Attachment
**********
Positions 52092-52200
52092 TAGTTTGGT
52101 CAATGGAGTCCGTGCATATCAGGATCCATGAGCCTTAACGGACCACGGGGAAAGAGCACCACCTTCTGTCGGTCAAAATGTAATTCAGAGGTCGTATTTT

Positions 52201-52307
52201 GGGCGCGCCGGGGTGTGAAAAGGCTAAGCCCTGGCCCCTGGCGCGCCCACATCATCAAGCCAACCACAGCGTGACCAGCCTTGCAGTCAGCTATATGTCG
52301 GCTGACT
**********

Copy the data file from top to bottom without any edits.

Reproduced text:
Positions 52092-52200
52092 TAGTTTGGT
52101 CAATGGAGTCCGTGCATATCAGGATCCATGAGCCTTAACGGACCACGGGGAAAGAGCACCACCTTCTGTCGGTCAAAATGTAATTCAGAGGTCGTATTTT

Positions 52201-52307
52201 GGGCGCGCCGGGGTGTGAAAAGGCTAAGCCCTGGCCCCTGGCGCGCCCACATCATCAAGCCAACCACAGCGTGACCAGCCTTGCAGTCAGCTATATGTCG
52301 GCTGACT